"Kinda, if you like weird. Mostly I helped her because she was disrupting the flow of foot traffic. Crazy gaikokujin!"

"Yeah, who understands them?!"

Since that first day, I have learned to understand I really still don't necessarily understand anything at all about Japan. Perhaps I have marginally greater wisdom than I did that first day, one which would have ended in tears were it not for the kind, unsought but welcome interventions of strangers. I now know the outward kindness does not always mirror its bearer's internal state. A few days in a staff room in Japan will make this abundantly clear even to the baby-steps beginner at Japanese. In spite of this, the fact remains these acts are kindnesses, no matter their motivation.

When I finally made my way to the hostel, I slept better than I had in weeks. My two days in Tokyo passed in a blur as I wondered, much as I had on the other side of the Pacific, what my new home in southern Honshu would be like. I had taken my first steps toward my true (if temporary) destination and tentatively discerned Japan was a place I could be happy living. But what, I wondered, awaited me at the end of my six-hour southward shinkansen trip? Tokyo had been but a brief introduction, a vacation. My real Japan was still beyond me, and as my trepidation began building, I could only remind myself I had begun this journey with hope. Or, at least, hope and insufficient money to really even qualify as money.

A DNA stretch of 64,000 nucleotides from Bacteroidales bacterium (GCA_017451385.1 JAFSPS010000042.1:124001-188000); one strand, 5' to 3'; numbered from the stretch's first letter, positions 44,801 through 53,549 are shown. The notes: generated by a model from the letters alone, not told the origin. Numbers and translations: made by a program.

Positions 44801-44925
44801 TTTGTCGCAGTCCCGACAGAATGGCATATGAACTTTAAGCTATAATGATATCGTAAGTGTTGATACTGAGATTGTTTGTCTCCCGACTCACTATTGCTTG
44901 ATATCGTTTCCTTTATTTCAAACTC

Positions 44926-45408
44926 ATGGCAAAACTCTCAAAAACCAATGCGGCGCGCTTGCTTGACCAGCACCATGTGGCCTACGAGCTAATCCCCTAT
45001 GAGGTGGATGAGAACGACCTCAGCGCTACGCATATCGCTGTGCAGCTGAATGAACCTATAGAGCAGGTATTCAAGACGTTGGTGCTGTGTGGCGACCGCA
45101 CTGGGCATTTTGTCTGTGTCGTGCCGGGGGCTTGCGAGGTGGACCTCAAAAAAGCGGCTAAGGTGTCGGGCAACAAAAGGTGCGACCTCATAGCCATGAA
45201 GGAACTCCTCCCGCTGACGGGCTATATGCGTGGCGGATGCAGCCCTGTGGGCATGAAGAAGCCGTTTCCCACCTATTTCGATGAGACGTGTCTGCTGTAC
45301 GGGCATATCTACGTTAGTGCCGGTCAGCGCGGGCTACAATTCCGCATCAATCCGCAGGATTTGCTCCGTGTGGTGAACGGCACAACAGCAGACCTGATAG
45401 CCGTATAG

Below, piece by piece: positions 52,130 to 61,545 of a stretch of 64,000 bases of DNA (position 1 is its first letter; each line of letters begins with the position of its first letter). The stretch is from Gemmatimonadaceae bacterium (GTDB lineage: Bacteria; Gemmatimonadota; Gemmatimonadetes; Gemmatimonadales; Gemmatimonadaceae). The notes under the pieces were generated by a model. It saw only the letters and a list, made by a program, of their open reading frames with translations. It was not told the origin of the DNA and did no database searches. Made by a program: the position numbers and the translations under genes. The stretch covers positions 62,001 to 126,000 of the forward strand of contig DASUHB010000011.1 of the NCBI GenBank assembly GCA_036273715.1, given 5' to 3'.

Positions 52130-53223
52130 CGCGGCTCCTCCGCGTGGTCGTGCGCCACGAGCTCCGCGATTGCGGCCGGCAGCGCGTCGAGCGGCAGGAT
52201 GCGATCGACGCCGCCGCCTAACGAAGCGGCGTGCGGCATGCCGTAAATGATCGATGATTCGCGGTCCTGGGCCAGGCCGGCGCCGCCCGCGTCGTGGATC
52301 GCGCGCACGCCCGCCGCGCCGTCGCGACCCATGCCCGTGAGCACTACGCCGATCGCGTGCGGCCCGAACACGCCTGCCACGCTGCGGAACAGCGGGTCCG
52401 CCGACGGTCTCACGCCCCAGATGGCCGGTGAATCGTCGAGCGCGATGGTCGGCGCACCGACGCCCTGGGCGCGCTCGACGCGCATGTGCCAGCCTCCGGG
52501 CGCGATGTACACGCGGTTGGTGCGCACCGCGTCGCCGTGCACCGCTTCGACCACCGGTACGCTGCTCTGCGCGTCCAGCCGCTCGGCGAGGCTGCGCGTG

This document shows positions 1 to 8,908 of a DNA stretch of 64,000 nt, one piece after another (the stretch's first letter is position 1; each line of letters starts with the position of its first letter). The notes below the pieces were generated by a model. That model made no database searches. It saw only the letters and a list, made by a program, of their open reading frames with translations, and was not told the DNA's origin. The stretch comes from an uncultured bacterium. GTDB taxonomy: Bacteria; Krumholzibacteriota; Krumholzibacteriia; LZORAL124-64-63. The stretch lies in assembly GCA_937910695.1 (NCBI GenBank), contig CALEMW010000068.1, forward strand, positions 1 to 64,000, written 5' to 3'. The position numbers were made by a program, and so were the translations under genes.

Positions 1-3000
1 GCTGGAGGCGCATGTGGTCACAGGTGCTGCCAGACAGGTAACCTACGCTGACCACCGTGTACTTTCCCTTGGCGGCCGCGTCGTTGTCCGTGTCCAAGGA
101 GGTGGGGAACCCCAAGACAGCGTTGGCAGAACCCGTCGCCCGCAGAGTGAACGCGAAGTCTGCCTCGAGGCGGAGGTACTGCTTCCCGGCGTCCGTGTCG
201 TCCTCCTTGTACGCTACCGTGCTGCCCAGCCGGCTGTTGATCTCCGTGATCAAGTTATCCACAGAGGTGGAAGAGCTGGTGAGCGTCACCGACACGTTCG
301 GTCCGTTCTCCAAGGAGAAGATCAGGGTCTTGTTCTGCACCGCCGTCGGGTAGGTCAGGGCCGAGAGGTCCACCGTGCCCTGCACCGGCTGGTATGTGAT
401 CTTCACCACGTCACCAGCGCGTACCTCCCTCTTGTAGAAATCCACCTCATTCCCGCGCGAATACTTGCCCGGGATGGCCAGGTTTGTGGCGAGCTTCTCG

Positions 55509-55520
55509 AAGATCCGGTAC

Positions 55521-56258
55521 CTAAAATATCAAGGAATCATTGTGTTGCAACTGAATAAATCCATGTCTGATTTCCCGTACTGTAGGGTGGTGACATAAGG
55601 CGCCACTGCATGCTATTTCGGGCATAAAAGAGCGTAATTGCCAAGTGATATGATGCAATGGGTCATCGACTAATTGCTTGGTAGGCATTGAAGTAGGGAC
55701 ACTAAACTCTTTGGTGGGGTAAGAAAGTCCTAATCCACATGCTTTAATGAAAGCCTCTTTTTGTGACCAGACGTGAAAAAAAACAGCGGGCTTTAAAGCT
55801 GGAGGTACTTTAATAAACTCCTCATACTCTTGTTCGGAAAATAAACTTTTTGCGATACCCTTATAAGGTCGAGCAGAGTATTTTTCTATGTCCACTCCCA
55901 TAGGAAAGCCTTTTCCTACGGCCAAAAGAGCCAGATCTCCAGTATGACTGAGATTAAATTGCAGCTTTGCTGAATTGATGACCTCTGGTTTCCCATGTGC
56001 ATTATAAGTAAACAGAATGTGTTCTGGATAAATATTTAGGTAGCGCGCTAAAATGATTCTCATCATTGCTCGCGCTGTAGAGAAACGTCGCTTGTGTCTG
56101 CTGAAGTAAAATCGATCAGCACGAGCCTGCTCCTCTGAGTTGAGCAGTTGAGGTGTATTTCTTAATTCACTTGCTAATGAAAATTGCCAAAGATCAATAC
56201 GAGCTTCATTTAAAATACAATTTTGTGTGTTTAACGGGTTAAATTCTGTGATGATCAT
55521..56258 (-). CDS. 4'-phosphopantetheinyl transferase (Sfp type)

Boarding the shinkansen, I tried holding on to the hope that had enabled me to make so distant a move. With such an incredible landscape rapidly passing by just beyond the shinkansen window, it was mostly unproblematic ignoring my nerves, save for the unease I felt at the thought I could get paid to experience such breathtaking things. Something had to be wrong, didn't it? I was certain there was a piano somewhere poised to fall on me, painfully but comically balancing out all the good I had by then already experienced.

Happily, the piano never fell. I arrived in Yamaguchi on a sunny afternoon, my hopes once more nearly as bright as the beautiful day that greeted me.